Sugar Tax a ‘game-changer’
The Faculty of General Dental Practice (FGDP(UK)) has welcomed the new sugar tax as a ‘game-changer’ for oral health, and says the latest data on childhood tooth extractions highlight its necessity.
The Faculty was among the organisations which campaigned for the Soft Drinks Industry Levy, which comes into force today and taxes manufacturers 18 pence per litre for drinks with total sugar content above 5 grams per 100ml, and 24 pence per litre for those above 8 grams per 100ml.
A quarter of 5 year olds have tooth decay, and the latest release of figures by Public Health England shows that tooth extraction remains the number one cause of hospitalisation among 5-9 year olds, with over 35,000 children admitted each year for the procedure and 60,000 school days missed as a result.
A typical 330ml can of fizzy drink contains 35g (nine teaspoons) of sugar, well in excess of the recommended maximum total intakes of 19g a day for 4 to 6 year olds, 24g for 7 to 10 year olds, and 30g for those aged 11 or over. However, reformulation since the new tax was announced is already estimated to have removed 45 million kilograms of sugar from the UK’s annual drinks consumption, and such has been the desire of firms to avoid it that the Treasury has had to revise down its forecast annual revenue by more than half.
However with tooth decay costing the NHS £3.4bn a year, FGDP(UK) says the £240m raised by the levy should be spent on oral health promotion. The Faculty has also called for the tax to be extended to milk-based drinks, and for further restrictions on the marketing and price promotion of high sugar food and drink.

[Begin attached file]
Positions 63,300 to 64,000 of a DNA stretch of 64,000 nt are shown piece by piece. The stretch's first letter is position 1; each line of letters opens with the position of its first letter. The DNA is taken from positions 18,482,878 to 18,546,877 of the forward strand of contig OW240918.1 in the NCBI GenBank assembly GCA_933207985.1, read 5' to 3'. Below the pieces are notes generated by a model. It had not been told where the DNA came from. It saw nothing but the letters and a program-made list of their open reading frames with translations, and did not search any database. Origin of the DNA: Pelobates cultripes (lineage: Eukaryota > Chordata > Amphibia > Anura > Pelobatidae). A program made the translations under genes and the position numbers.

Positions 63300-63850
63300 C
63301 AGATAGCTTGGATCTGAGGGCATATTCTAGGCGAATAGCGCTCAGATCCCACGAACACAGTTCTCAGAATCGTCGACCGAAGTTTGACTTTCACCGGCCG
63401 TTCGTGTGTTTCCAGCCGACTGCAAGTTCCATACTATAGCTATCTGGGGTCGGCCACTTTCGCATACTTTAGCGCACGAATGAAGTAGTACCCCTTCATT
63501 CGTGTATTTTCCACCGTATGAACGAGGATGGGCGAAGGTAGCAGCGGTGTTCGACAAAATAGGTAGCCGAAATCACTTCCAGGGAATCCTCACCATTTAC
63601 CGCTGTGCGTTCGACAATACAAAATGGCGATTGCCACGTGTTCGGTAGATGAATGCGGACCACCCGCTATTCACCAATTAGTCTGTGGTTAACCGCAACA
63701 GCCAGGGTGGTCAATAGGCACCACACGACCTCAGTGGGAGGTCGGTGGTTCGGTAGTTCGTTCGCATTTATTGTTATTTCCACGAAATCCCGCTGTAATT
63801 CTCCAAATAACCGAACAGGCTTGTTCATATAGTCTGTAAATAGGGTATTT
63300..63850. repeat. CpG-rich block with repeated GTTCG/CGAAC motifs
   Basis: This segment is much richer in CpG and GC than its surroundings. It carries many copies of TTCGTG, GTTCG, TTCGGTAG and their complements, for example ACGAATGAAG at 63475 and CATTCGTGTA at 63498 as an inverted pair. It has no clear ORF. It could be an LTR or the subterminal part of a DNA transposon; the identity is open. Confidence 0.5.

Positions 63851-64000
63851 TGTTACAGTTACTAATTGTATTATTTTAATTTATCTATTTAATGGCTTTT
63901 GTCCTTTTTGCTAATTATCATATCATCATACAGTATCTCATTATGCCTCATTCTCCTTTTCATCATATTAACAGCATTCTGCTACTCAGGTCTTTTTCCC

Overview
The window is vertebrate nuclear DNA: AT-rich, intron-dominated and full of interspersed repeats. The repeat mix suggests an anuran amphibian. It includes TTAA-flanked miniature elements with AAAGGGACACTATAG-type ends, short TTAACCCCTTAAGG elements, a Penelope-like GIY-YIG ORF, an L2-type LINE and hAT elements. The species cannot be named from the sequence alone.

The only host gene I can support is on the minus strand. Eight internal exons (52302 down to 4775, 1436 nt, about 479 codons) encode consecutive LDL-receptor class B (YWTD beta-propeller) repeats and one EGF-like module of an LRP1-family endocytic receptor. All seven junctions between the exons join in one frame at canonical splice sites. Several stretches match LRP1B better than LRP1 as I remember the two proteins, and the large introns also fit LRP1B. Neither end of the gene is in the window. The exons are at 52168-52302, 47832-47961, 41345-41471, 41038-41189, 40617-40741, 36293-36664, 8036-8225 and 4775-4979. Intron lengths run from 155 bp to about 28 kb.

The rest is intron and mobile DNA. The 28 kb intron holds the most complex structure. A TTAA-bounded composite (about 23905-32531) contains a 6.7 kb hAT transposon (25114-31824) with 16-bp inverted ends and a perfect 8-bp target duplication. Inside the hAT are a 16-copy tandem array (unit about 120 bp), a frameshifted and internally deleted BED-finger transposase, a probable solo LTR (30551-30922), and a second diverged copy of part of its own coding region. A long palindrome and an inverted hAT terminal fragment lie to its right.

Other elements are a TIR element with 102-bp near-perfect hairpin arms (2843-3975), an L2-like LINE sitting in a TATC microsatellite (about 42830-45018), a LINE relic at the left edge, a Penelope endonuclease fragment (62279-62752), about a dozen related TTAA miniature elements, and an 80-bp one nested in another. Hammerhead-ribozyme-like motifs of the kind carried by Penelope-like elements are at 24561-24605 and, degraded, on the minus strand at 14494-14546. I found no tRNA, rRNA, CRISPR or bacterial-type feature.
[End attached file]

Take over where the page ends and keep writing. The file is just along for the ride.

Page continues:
Dr Mick Horton, Dean of FGDP(UK), said:
“British adults consume three times as much sugar as we should be, and drinks remain our children’s biggest dietary source of sugar. While the latest official figures on hospital admissions of children for tooth extraction are cause enough for concern, they are only the tip of the iceberg, as tooth decay affects millions and the vast majority of treatment for this almost entirely preventable disease takes place in general dental practice.
“The Sugar Tax is a game-changer which will reinforce the message that diet is of critical importance to oral and wider health, and dentists will be delighted to finally see it in effect. Hitting the manufacturers where it hurts has already proved effective, and having to pay extra for the highest sugar drinks should also persuade more consumers to make healthier choices.”